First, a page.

• Kaveat, which helps people understand their contracts by translating the legal jargon into simple plain English
  • Abstractive Health, which helps doctors read and write clinical notes faster with an automated summary
  • Canary Privacy, which helps businesses test, monitor, and fix privacy issues on their websites and apps to protect user data and ensure compliance
  • Nobul, which empowers patients to take control over their medical care by providing patients tools to understand their medical bills, as well as identify and resolve errors
  • MyLÚA Health, a digital maternal care platform that predicts risk of pregnancy complications via a patient app and clinician dashboard; thereby reducing mortality and ensuring equitable outcomes

MyLÚA Health won a special new award, the Siegel Family Endowment PiTech Startup Award, which is for the startup that is creating the most positive societal impact with their efforts.

Kaveat, Abstractive Health, Canary Privacy, Nobul, and MyLÚA Health logos

Tools to make the NFT art market work better for creators

In the past year, there’s been a huge boom in the art world when it comes to the market for non-fungible tokens (NFTs). With it, there’s also been a massive growth in the number of NFT-buying bots that make this revenue model less valuable for creators.

But this year a new tool was developed by Cornell Tech researchers that aims to help reduce the impact of bots in NFT auctions, by systematically enforcing a one-NFT-per-person policy.

A picture frame with a collage photos NFT art on white wall

Analyzing YouTube demonetization

In recent years, YouTube has focused their safety policies on demonetizing creators that participate in off-platform behaviors or create content that may be considered harmful, even if they do not explicitly violate the platform’s rules.

However, a team from Cornell Tech reviewed 71 million videos on YouTube that were published by more than 136,000 popular content creators with more than 10,000 subscribers to understand how creators, including channels that distribute problematic content, employ alternative monetization strategies that could allow them to circumvent the effects of any “demonetization” by YouTube.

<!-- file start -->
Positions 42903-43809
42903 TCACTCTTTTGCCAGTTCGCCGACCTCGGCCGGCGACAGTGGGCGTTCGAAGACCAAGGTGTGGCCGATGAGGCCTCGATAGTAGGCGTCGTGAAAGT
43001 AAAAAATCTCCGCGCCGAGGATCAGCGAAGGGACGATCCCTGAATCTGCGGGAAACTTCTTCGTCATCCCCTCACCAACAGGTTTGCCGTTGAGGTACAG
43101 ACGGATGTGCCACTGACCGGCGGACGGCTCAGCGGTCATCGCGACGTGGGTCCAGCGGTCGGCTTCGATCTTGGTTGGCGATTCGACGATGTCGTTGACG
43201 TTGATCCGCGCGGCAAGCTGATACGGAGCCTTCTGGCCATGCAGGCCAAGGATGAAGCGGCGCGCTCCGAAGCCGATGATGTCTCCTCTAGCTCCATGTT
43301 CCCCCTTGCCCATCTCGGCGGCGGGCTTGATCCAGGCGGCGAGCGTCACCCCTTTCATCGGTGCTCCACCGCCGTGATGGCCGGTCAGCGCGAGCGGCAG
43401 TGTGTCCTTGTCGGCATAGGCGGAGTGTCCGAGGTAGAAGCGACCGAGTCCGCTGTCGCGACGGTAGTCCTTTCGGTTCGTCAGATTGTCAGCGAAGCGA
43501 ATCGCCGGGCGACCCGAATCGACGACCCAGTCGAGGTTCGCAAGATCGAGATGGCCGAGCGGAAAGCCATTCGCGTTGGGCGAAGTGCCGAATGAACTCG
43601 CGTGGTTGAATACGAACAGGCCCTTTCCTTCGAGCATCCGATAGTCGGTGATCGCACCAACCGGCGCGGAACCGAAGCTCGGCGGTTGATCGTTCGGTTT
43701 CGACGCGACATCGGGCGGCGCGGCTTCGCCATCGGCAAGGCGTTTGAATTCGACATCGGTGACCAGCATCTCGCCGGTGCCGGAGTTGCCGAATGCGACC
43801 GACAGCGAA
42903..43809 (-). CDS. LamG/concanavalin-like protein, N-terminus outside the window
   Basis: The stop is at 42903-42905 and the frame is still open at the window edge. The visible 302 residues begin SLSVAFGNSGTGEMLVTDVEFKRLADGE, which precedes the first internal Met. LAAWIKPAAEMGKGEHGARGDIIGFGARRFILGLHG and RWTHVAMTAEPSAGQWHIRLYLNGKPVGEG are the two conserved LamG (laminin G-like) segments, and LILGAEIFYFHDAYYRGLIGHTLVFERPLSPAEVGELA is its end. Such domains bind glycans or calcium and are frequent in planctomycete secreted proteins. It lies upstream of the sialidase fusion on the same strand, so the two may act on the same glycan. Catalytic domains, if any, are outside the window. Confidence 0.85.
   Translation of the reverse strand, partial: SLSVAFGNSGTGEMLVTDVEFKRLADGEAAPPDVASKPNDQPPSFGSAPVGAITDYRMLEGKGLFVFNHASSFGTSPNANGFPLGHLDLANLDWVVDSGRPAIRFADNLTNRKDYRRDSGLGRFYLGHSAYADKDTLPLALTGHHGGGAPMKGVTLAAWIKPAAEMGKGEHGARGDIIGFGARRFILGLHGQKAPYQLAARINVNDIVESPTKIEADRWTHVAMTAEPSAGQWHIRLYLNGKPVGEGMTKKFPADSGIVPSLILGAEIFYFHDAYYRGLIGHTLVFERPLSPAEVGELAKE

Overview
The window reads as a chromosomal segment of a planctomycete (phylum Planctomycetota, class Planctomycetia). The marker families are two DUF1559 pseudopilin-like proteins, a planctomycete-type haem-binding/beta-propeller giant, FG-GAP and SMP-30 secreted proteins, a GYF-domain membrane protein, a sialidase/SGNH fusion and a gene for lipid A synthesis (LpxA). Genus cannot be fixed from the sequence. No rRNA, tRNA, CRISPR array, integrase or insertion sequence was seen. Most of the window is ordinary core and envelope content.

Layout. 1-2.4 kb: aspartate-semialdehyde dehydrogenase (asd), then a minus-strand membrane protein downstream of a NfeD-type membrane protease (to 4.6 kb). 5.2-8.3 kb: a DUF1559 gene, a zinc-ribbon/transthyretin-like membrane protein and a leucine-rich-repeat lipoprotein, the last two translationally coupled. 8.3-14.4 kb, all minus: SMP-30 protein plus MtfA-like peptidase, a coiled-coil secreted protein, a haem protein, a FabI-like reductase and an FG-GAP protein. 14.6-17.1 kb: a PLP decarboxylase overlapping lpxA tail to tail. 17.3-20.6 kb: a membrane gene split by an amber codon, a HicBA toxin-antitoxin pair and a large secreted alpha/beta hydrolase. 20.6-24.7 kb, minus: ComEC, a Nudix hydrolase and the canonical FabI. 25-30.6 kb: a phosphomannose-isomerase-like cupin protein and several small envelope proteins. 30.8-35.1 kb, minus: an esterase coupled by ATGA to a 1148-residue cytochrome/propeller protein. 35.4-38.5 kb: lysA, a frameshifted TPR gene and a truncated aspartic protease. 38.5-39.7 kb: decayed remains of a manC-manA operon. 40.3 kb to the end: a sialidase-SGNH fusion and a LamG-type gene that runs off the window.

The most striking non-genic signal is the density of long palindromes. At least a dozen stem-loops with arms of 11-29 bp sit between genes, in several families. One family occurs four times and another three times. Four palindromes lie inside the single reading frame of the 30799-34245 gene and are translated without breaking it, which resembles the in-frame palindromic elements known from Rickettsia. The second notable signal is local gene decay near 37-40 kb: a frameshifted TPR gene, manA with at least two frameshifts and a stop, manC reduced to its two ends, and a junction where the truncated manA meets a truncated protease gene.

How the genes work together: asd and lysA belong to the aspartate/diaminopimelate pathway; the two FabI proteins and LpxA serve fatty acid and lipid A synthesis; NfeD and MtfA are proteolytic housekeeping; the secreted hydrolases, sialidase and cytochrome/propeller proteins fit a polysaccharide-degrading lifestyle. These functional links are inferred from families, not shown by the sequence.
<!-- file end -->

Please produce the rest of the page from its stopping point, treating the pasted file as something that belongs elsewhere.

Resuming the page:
The research was covered by Protocol, The Verge, Fast Company, Engadget, and more.

Youtube paper logo lies with envelope full of dollar bills and smartphone

Dean Morrisett backing the U.S. Innovation & Competition Act of 2021

Dean Greg Morrisett joined Senator Chuck Schumer in early April to offer his support for a new act that would invest $110 billion into science and technology research.

Among other provisions, the bill establishes a Directorate for Technology and Innovation in the National Science Foundation and includes initiatives related to elementary and secondary schools to increase computer science education programs.

Dean Morrisett and Senator Schumer

Closing out the academic year with Recognition

This year, Cornell Tech recognized 346 accomplished graduates in the Class of 2022 — the school’s largest class to date!

“Seeing you, another community of people building something different, is wildly uplifting; a new generation of people attuned to technology and the common good,” said Recognition Ceremony keynote speaker Mitchell Baker, CEO of Mozilla Corporation. “I am so moved and buoyed by the choice you made to come here, and by what you will do as you go forward.”

2022 also brought about our first 14 graduates to have received Jacobs Technion-Cornell Dual MS Degrees with a Concentration in Urban Tech.